The flow of respiration can be equated with the rhythm of a pendulum. A pendulum does pause, though for just a fraction of a second, before reversing and so does our breath during its transition from inhalation to exhalation and vice versa. This ‘PAUSE’ can be termed ‘KUMBHAK’. Kumbhak or Breath Retention, in Yoga, is the pause between the inhalation and the exhalation. The role of Kumbhak becomes imperative, the moment we initiate Pranayama practice. Working on breathing is the preparatory stage for a pranayama practice. Only when we master the breath maneuverability, we begin to enter the realm of ‘Pranayama’ where Kumbhak or Breath Retention is mandatory.
According to B.K. S. Iyengar in Light on Yoga, the “retention or holding the breath, a state where there is no inhalation or exhalation“.
The same is applicable in case of Ujjayi Pranayama as well. Hatha Yoga Pradipika, the classical yoga text by sage Svatmaram explains Ujjayi in four ways where Level -I & Level – II are performed without kumbhak (breath retention) whereas the next two levels – Level III & Level IV are performed with kumbhak and transforms it from a simple breathing exercise to the pranayama practice of Ujjayi.
Ujjayi at Level-I & Level-II can be performed for as long as one wants to without much restrictions. This discipline, however, changes as we enter Level-III & Level-IV which require another level of discipline.
- Ujjayi at Level-III corresponds with Ujjayi at Level-I. Perform your Ujjayi breathing as you will do at Level-I while sitting with your spine in a neutral position.
- After inhalation in Ujjayi, hold your breath, block your nostrils with right hand using Pranav mudra so that you are blocking right nostril with right thumb and left nostril with right ring finger.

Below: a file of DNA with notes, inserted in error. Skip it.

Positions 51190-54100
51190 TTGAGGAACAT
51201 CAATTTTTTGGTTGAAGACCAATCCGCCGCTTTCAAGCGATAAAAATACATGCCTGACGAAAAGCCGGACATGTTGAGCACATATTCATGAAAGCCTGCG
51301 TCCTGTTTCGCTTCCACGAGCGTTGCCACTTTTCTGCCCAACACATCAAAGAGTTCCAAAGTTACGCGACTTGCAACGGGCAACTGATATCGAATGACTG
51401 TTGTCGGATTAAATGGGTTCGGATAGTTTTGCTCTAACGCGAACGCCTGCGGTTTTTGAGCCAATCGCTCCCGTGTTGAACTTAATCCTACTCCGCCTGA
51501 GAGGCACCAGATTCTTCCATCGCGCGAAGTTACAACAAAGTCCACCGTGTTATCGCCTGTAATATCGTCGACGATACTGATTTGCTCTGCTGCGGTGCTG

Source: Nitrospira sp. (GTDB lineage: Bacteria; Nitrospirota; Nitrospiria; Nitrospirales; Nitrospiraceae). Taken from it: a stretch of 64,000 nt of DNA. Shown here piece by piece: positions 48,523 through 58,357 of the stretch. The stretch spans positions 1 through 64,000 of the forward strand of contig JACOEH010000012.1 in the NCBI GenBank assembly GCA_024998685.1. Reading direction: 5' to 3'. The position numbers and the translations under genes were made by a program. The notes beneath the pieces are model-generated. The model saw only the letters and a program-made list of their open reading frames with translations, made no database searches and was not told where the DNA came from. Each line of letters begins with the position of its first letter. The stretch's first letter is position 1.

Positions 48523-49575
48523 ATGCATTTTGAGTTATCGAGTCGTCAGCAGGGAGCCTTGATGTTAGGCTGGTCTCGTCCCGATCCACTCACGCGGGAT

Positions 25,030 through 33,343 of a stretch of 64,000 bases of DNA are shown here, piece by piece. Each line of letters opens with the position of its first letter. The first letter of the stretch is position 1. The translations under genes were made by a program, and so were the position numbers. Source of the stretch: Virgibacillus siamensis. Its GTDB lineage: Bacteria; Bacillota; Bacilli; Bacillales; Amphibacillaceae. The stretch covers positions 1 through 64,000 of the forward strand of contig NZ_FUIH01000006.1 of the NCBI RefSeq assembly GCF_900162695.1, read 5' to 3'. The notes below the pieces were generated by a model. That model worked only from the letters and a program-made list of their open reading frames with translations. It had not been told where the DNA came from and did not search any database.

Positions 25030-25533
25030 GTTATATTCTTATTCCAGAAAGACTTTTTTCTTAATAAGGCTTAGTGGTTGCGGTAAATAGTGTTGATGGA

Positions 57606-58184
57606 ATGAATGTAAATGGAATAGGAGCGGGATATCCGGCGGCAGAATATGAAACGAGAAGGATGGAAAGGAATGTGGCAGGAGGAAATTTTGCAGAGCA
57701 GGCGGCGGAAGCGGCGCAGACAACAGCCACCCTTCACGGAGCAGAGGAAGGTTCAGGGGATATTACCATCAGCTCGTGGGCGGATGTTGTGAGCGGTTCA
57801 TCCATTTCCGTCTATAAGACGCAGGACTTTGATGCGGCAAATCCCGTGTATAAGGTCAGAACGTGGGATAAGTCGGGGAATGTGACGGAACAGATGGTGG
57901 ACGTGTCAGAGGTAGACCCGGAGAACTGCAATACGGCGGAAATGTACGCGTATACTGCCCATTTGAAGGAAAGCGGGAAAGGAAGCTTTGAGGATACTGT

- Bring your chin to the chest to perform Jalandhar bandh
- Be there for as long as you can, holding your breath (below capacity)
- Raise your chin parallel to the floor
- Release the finger lock from the left nostril
- Exhale in Ujjayi from the left nostril alone
- This is one round
- Repeat few rounds of Ujjayi as per your comfort
- Follow the steps in Level-III by applying Khechari Mudra
With this, you reach the highest point of your Ujjayi Pranayama practice.
Make sure to keep your throat region soft and strain-free. The flow of the breathing should be softly touching through the throat and the upper palate. If you are not enjoying this, you are straining yourself.
Ujjayi breathing at Level-I and Level-II is also performed during many asana practices to increase awareness and to stimulate sushumna nadi. In general, people with insomnia and high blood pressure find it very beneficial when practiced regularly. You can check the detailed description of Ujjayi and much more on www.shammisyogalaya.com
“Ujjayi is helpful for all ailments that originate from nervousness or chronic stress” – A systematic course in the ancient tantric techniques of Yoga and Kriya by Swami Satyananda Saraswati.
Discover Yoga Discover Yourself
Shammi Gupta, founder of Shammi’s Yogalaya holds an MA in Yoga Shastra, is a certified Yogic Therapist and Naturopath, has completed an Advanced Yoga Course and holds a Diploma in Yoga Education from Mumbai University. She is a certified trainer from American College of Sports Medicine and holds an MBA in HR & MBA in Finance from The University of Akron, Ohio, USA. She conducts Health Awareness Workshops for Corporate, Yogasana Workshops for Athletes and Yoga Therapy Workshops on different medical issues for patients. Among the celebrities Shammi trains are eminent personalities from the film and television industry and corporate world.